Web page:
But if Direct gets knocked around for being "too big for ISS missions", how would you handle similar criticisms for the "Simon" architecture? It would seem to be much further in the "too big" direction than the Jupiter-120.

SRBs, core, and EDS are all identical in both stages, just the faring changes. ISS can be handled by Ares I, Delta IVH, or Falcon 9/Dragon; this is a lunar architecture, pure and simple. And for the sake of argument, let's call this "Ares Dual Launch".

Is your CLV option an Ares-V core with Ares-1 US? i.e. an Ares-IV as speculated upon by somebody at NASA a couple of years ago.

No, this is not Ares IV; the core stage is smaller than the current baseline Ares V core stage, and the EDS is smaller (1/3 the mass) than the Ares I upper stage.

Simon ;)
Title: Re: Just a Thought...
Post by: Mark S on 12/13/2008 04:59 PM
SRBs, core, and EDS are all identical in both stages, just the faring changes. ISS can be handled by Ares I, Delta IVH, or Falcon 9/Dragon; this is a lunar architecture, pure and simple. And for the sake of argument, let's call this "Ares Dual Launch".
Simon ;)

Simon, the problem I have with that statement is that Ares is already a dual launch architecture.  The whole "1.5 launch" terminology is marketing BS.  Ares is two vehicles and two launches for every lunar mission.  Now with this, Ares would morph into a three-vehicle, two-launch architecture, since you are not calling for Ares-I to be canned.  We would be spending $15B on Ares-I just to get to ISS, with zero up/down cargo capacity.

Under this plan, we would be man-rating two new vehicles and carrying that cost over to the cargo launcher, since the cores are the same.  You lose the so-called advantage of the Ares-V "big dumb booster" that doesn't need to be man-rated.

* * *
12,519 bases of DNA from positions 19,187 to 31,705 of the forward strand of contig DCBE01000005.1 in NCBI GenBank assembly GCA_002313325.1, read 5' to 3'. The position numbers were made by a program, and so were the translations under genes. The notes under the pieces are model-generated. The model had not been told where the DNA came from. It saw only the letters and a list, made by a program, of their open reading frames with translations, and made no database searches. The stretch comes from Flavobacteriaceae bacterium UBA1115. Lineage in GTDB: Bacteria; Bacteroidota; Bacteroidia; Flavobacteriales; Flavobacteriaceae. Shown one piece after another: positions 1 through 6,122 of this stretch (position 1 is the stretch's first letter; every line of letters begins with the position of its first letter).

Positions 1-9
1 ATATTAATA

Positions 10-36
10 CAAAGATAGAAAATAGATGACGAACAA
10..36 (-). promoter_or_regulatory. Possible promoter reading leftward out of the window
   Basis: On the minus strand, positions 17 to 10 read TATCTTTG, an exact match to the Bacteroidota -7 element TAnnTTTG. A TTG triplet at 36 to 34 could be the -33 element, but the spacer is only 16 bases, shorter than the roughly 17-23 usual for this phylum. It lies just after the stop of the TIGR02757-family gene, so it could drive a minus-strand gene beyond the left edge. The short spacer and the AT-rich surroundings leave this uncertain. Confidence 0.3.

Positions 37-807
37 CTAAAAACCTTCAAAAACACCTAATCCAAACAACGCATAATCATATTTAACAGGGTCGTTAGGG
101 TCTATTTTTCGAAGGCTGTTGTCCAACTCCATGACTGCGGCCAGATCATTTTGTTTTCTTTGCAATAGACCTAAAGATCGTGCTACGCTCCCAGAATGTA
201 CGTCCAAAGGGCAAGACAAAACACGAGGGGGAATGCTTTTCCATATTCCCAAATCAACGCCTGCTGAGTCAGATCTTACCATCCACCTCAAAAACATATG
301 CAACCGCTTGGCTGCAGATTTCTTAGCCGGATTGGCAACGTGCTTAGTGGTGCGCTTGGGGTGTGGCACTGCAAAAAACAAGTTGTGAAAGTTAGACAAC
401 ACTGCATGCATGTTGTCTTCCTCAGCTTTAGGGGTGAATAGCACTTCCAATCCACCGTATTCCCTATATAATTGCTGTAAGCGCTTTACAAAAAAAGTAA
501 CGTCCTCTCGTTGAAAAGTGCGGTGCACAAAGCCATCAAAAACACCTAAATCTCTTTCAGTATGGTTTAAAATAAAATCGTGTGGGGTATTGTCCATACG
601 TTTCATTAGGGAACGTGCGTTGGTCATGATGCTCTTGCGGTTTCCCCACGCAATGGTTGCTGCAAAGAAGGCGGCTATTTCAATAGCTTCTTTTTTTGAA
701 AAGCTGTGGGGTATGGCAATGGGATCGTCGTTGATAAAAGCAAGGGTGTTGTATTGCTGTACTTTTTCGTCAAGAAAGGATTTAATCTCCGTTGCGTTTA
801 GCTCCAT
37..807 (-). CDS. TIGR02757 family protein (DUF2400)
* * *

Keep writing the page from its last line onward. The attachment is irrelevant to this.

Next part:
Now, if you were to drop Ares-I completely, it might make sense.  But you still have to deal with man-rating the core stage with the RS-68B engines, which Ares-V does not.

But keep it coming!  I like your idea in isolation, but not in the context of where we are currently heading.

Mark S.
Title: Re: Just a Thought...
Post by: renclod on 12/13/2008 06:44 PM
  The whole "1.5 launch" terminology is marketing BS.  Ares is two vehicles and two launches for every lunar mission. 

Only because you decided to delete the lunar outpost and ISRU too in the process.

With the outpost as primary goal, the "1.5 launch" is actually a modest marketing placeholder for the more rational "1.3 launch architecture".

For every 6 months cycle, there should be 2 cargo missions and 1 manned mission. If not even more cargo missions.

The manned mission is a 2-launch, the cargo mission is single launch - with ESAS Ares I/V.

4 launches for 3 lunar landings computes to a marketable " 1.3 launch ".

Now, if 1.5 makes you mad, what will 1.3 do for you ?

Title: Re: Just a Thought...
Post by: Mark S on 12/13/2008 08:13 PM
Now, if 1.5 makes you mad, what will 1.3 do for you ?

I guess it depends on how you interpret the term "1.5 launch" as employed by ESAS and others.  I always understood it to be used as "one and a half launch", implying that the Ares-I would be so cheap that it only counted as half a launch.  That is deceptive, misleading, and untrue.

The other possibility I had considered is that "1.5" was used to denote the two vehicles, in a way, being that a moon mission is composed of an Ares-1 and an Ares-5, thus 1.5.  But if that was the case, I would have used the term 1/5 or I/V or even crew/cargo.  Never "1.5".

Now you are trying to imbue it with some other contextual meaning, if I understand you, as "1 manned launch per three cargo launches".  But if that was the case, Ares would have been presented as "1.1 launch" by ESAS, not 1.5.